Upcoming Industry Conferences
Streaming Media West [19-20 November 2019]
Live Streaming Summit [19 November 2019]
Past Conferences
Streaming Media East 2019 [7-8 May 2019]
Live Streaming Summit [7-8 May 2019]
Content Delivery Summit [6 May 2019]
Streaming Forum [26 February 2019]

Livestation To Expand Live News Over Mobile
UK-based Livestation has already rolled out apps for Al Jazeera and BBC Worldwide, and is in talks with CNN, Deutsche Welle, and Russia Today. Delivery is via Akamai Media Delivery, and so bypasses operators.
Wed., Aug. 5, by Adrian Pennington

Livestation, the UK-based online television platform, is to launch further applications to stream live news broadcasts over the iPhone and other smartphones like Android and Blackberry handsets by the end of the year.

The announcement by Livestation CEO Matteo Berlucchi follows the recent launch of applications from Al Jazeera (AJE Live) and BBC Worldwide. The BBC World News service went live in June pushing broadcasts to viewers in 16 European countries and this has now been extended to the U.S., excluding New York State where BBCWW has no rights agreement.

Berlucchi revealed that Livestation is in talks with broadcasters such as CNN, Deutsche Welle, and Russia Today to offer further single-channel client apps via Apple's iTunes Store in the coming months.

A live streaming BBC World News app for the iPhone was demonstrated last December but stalled while Livestation waited on Apple’s approval. Two quality feeds are offered, 96Kbps on 3G/Edge and 300Kps on Wi-Fi networks distributed with around 10-sec delay, over Akamai’s IP-based Media Delivery.

"It’s the first time anywhere that live TV streaming over 3G has been delivered and it was a big decision for Apple," says Berlucchi. "They had to weigh up the consequences of streaming a service that has until now been the preserve of individual network operators. It’s the first time where a local operator has had no say in a mobile TV service. This has radical commercial consequences."

He continues; "The traditional model in which a broadcaster does content deals with an operator is being overturned. Now a broadcaster can have a direct relationship with the consumer, cutting out the middleman and allowing broadcasters or content owners more profit."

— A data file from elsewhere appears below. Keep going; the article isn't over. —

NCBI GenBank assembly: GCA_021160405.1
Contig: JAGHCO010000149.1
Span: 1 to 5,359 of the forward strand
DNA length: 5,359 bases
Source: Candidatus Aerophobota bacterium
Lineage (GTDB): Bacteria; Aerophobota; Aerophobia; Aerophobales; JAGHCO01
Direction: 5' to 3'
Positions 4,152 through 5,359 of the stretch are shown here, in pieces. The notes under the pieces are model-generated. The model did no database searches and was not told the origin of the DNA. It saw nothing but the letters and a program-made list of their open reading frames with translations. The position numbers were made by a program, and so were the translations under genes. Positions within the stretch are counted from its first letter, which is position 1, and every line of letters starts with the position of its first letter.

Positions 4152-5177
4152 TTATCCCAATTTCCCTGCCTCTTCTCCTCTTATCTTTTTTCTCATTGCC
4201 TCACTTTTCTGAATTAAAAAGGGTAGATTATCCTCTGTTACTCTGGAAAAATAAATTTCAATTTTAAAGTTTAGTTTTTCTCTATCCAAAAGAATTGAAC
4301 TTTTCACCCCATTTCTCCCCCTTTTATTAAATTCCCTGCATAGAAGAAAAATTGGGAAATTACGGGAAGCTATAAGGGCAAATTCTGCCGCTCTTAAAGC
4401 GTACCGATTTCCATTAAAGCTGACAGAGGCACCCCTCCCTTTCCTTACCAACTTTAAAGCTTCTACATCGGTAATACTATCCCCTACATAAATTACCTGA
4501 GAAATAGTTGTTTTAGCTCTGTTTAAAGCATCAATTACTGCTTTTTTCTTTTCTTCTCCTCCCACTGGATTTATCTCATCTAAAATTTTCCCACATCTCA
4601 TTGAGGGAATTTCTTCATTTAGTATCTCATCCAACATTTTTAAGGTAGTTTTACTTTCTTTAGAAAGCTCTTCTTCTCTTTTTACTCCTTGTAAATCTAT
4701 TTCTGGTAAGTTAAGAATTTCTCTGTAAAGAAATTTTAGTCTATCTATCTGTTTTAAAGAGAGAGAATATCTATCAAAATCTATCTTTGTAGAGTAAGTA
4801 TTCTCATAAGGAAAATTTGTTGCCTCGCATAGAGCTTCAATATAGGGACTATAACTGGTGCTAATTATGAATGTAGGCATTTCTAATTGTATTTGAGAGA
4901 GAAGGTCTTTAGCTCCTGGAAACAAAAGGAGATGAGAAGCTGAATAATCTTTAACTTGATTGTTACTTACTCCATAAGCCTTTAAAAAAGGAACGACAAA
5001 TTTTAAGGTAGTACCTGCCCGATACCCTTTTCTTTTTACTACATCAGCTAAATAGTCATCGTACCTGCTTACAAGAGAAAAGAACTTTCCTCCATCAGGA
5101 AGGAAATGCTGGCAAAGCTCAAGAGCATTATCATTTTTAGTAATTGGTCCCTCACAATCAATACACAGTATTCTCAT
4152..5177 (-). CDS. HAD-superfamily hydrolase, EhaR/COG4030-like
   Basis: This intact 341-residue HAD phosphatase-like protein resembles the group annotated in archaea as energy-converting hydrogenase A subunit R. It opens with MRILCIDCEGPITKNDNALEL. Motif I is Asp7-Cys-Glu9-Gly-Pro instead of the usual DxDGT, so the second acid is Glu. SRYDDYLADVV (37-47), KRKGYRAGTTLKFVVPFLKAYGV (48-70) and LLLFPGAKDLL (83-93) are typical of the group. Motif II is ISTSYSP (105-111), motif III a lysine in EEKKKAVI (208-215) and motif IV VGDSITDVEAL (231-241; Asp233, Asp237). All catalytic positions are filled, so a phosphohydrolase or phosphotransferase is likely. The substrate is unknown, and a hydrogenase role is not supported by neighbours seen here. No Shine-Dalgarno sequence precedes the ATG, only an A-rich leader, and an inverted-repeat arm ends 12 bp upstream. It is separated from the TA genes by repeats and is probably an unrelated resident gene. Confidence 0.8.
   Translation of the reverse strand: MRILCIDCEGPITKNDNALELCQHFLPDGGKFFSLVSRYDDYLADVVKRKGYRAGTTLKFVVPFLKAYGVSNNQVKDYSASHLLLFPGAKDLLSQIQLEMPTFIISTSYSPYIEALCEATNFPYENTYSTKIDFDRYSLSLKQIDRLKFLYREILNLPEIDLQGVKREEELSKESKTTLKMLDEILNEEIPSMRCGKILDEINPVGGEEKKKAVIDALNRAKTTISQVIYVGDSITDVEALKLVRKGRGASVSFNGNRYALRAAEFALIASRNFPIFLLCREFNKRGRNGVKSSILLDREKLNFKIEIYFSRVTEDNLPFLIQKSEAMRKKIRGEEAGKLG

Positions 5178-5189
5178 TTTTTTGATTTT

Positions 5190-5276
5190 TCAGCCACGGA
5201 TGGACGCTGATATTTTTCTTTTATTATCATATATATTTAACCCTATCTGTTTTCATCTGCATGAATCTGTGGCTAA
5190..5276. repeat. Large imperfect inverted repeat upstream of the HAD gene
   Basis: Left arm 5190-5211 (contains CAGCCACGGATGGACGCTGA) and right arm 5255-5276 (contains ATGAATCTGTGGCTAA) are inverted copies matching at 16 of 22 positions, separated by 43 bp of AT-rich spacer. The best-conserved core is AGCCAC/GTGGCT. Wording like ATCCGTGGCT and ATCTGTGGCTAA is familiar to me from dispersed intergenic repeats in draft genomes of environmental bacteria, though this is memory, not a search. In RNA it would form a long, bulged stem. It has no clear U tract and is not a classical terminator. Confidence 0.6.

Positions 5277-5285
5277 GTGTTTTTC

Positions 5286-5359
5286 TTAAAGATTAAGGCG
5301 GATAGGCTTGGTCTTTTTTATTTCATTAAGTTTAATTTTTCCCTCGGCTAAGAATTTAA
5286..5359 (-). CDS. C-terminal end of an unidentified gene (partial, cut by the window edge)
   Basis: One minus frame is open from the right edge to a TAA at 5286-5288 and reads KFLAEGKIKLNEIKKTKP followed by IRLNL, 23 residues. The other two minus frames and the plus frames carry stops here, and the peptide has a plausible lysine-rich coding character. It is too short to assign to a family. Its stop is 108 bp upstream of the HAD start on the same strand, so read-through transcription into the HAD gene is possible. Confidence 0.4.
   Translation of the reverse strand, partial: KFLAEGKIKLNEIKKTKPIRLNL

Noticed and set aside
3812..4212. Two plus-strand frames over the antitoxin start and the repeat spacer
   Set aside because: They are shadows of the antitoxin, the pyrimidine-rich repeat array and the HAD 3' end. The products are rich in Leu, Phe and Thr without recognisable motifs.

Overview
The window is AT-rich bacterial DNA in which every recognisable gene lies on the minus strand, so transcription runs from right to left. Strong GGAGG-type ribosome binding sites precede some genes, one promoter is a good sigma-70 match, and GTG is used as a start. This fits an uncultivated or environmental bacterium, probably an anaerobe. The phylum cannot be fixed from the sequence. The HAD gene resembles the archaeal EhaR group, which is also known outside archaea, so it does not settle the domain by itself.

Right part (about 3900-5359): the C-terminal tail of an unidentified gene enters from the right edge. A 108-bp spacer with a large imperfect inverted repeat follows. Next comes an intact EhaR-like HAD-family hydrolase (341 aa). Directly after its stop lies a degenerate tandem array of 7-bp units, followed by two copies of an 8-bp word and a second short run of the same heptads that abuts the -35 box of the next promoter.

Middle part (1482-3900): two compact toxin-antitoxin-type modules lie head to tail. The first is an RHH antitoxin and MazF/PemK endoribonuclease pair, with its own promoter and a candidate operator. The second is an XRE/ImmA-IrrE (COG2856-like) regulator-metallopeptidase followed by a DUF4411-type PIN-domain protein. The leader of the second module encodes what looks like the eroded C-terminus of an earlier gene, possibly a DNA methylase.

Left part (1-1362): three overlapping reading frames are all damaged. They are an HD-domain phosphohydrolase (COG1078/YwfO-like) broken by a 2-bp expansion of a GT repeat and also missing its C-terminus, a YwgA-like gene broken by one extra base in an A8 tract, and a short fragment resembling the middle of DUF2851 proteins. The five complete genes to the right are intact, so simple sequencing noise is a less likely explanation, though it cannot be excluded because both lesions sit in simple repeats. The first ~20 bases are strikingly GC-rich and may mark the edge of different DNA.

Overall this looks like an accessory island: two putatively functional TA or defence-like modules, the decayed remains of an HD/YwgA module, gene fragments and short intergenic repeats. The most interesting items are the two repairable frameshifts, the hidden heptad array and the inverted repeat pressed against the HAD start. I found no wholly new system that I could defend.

Rather than offer all 21 news channels available from Livestation via PC, the company has adopted an "a la carte’"approach, in which the user will download only those channels of interest, effectively turning the iPhone or iPod into the content aggregator.

"By examining viewer patterns on Livestation we noticed that people tended to gravitate to a particular channel so we thought it made sense for people to buy specific brands and more sense from a broadcaster’s marketing perspective," says Berlucchi.

"We believe that the current take-up of our application is just the tip of the iceberg," he continues. "Once other broadcasters see the immediate business benefits of the revenue model we are offering, whereby they receive payment when an iPhone user purchases our application for their service, we expect usage to increase. In the future, paid-for content is also a possibility, further strengthening the business benefits of broadcasters."

The application is currently purchased as a one-off payment for free anytime streaming priced EURO3.99 (U.S. $5.75) for BBCWW and EURO2.99 ($4.30) for AJE Live but this will shortly change to a subscription model costing around 99c ($1.40) a month. This may coincide with a software update to include adaptive bitrate delivery, pause and instant 30-second rewind capability.

"News channels are ideal content for portable viewing," he adds. "Demand is definitely there and people are willing to pay because they want to track breaking news wherever they are."

Livestation is indirectly part-owned by Microsoft, which has a minority stake in Livestation parent Skinkers. Berlucchi says that two months ago Livestation was spun-out from Skinkers as an independent company with new, private investment.

"Livestation is not only upending existing commercial broadcaster-operator relationships but from a social perspective it can be a disruptive media too," claims Berlucchi. "Our service was heavily accessed internally in Iran during the recent unrest when foreign new broadcasts were blocked and during the Gaza conflict at the beginning of the year by U.S. viewers when U.S. networks gave the story limited coverage."

Related Articles
When Deutsche Welle, Germany's national broadcaster, decided to move to HTML5, it mapped out all the issues and challenges it would face.